Qualitative interviews is the most common method within science education and educational research in general. In the course, the doctoral students will reflect on how different ways of interviewing produces different knowledge outcomes and is suitable to explore various research aims. As such, they will work on combining research aim and theory with suitable interview methods. The doctoral students will during the course work with classic interviews as well as more alternative approaches and based on this plan, carry out and reflect on different interview methods. One of the themes will be reflections of individual versus focus group interviews, another theme will be how to operationalize and study subtle mechanism (e.g. gender). The doctoral students will discuss and develop a guideline for what kind of reflections is required for a qualitative researcher before, during and after the interview.

Observations
Observation methods are a central part of doing qualitative research within science education, in particular classrooms observations. The doctoral students will be presented for classroom observations to more anthropological oriented observations, and discuss how to collect data (designing observation guides and taking field notes) and how producing different data can explore various research aims. They will reflect on the various roles of the observer and the ethical dimension related to the methods. The doctoral students will engage in observations and discuss the challenges embedded in the method during the course.

Ethnographic methods
Ethnographic methods are a growing field within science education. Here the researcher follows the participants often in different cultural contexts often in long periods. This require the researcher to constantly consider and re-negotiate research focus, reflect on own positionality and hence explore different ways to collect valuable data. During the course, the doctoral students are presented for the method and the knowledge potentials embedded within it. They will discuss what counts as data, how to construct a guideline for data-collection and how to report and present ethnographic data. They will work on producing data themselves and engage in discussions of the challenges embedded in the method. Finally, they will discuss when ethnographical methods are suitable as a method.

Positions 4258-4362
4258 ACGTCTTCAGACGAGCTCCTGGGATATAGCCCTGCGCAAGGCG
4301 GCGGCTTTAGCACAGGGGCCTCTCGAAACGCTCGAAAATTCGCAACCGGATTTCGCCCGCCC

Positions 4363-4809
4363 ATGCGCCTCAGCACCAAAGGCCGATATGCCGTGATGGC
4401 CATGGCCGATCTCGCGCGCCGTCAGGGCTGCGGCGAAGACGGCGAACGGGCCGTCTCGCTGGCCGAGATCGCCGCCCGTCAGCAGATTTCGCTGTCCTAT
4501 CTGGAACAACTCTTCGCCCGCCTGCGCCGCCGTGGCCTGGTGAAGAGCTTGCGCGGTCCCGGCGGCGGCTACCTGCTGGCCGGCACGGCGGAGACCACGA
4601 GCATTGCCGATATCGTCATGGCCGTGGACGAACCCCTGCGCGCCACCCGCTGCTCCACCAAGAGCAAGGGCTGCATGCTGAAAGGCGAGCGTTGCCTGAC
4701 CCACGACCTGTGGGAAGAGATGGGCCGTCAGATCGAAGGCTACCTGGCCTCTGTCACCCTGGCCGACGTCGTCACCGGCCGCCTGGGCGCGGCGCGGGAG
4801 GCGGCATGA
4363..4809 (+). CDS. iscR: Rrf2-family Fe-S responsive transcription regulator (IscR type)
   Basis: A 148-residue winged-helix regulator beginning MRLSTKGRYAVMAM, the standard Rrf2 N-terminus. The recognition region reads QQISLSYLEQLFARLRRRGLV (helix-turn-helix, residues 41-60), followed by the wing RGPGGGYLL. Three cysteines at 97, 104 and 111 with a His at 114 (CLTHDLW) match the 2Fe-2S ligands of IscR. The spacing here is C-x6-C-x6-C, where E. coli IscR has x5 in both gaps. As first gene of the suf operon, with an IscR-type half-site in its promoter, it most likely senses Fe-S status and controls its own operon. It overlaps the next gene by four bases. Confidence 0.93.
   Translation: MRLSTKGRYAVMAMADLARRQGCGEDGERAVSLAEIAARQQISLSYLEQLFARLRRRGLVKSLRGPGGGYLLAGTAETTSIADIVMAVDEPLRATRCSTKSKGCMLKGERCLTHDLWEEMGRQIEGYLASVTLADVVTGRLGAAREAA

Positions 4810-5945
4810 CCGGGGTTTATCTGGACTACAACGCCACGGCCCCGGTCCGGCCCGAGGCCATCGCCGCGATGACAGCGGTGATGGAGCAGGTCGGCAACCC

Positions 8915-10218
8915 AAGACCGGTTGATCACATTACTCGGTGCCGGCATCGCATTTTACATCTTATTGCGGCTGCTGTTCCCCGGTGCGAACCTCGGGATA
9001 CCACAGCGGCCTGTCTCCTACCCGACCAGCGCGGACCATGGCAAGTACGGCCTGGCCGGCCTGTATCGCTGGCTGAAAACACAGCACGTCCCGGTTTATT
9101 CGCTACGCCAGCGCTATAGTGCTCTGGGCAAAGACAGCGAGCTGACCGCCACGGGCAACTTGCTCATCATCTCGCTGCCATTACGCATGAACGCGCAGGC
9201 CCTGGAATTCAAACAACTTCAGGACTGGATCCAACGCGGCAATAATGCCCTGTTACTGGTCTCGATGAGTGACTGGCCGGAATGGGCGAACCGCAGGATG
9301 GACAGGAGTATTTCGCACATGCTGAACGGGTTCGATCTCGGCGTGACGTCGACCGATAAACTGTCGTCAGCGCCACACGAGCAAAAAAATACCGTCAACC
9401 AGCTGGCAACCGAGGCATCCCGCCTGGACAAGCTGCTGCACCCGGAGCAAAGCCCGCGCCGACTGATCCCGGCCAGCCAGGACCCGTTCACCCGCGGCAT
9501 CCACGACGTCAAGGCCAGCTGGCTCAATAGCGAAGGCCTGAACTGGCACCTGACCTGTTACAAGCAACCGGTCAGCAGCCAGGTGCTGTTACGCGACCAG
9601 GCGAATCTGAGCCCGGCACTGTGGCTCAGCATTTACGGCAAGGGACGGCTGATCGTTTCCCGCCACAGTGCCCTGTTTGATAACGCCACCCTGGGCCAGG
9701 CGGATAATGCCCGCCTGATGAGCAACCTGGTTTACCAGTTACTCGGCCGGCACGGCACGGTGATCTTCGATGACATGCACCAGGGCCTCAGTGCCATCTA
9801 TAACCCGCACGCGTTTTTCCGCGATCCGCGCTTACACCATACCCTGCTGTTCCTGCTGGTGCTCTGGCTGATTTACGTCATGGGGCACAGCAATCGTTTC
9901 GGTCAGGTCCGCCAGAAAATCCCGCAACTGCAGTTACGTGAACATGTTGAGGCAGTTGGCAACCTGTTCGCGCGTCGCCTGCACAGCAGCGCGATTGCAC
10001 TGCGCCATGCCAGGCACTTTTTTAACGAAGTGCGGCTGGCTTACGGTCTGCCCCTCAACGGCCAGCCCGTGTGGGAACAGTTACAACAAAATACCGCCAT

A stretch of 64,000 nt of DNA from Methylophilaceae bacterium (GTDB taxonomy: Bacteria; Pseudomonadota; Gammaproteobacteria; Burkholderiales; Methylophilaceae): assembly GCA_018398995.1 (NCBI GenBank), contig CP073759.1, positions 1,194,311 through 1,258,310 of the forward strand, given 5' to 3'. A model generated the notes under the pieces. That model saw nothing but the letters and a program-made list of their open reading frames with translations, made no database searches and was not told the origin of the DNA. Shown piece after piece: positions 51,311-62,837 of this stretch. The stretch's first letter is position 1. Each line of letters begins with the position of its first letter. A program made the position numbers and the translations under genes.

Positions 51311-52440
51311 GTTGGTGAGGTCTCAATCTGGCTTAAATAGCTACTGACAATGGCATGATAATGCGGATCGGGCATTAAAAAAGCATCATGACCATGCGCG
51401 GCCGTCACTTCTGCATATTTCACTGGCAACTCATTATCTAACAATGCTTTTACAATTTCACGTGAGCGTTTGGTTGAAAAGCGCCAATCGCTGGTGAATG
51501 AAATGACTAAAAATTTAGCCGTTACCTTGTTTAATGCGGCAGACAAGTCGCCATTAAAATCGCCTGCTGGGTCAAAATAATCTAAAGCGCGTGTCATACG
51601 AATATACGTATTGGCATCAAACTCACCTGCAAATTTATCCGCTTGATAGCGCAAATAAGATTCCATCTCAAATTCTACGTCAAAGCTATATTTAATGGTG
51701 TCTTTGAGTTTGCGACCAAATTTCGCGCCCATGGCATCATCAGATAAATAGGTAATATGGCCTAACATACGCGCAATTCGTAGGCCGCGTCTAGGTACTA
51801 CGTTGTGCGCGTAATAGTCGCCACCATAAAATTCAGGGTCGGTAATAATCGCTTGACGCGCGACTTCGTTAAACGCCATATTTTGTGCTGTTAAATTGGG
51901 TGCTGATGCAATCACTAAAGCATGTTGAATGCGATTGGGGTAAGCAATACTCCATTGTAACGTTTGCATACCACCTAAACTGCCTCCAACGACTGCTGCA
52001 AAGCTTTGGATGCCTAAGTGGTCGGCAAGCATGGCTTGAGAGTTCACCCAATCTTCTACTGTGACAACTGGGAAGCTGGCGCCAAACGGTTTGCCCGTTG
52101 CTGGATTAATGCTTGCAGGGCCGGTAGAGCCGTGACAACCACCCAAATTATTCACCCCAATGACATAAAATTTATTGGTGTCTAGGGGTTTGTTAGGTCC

Alternative qualitative methods
Alternative methods as pictures, video diary, workshops, or studies that involve the participants in the data-production will be included to the extent that they are present in the doctoral students own research projects.

Qualitative research criteria, ethic and positionality
When conducting qualitative research it is crucial to be familiar with the ethical guidelines that set the scene for the entire research process from contacting the participants, conducting the research to analysing the data. Ethical guidelines vary within different cultural contexts however; qualitative researchers’ have formulated general criteria that applies for such research. The doctoral students will work on their own research projects and discuss how to ensure keeping the ethical guidelines. As part of that, qualitative researchers must reflect on their own position in the data-collection as well as in the analysis. The doctoral students will work with their own position as a researcher in relation to their research field and reflect on the challenges they encounter. Finally, the course will provide the doctoral students with knowledge and reflections of how to negotiate the criteria of validity, generalizability, and representativeness. These criteria’s are different from that of quantitative research traditions, and the doctoral students will discuss how they ensure that their research meet the standards for good qualitative research.

Lecturers
Teachers:
Professor Michael J. Reiss, University College London
Professor Angie Calabrese Barton, Michigan State University
Associate Professor Anna Danielsson, Uppsala University
Associate Professor Henriette Holmegaard, University of Copenhagen
Associate Professor Lene Møller Madsen, University of Copenhagen

Workload
Preparation/self study 40
Course hours 30
Evaluation/reporting 8

Remarks
Participation fee

Registration is free of charge; participants are required to cover any and all costs pertaining to travel, room and board during the course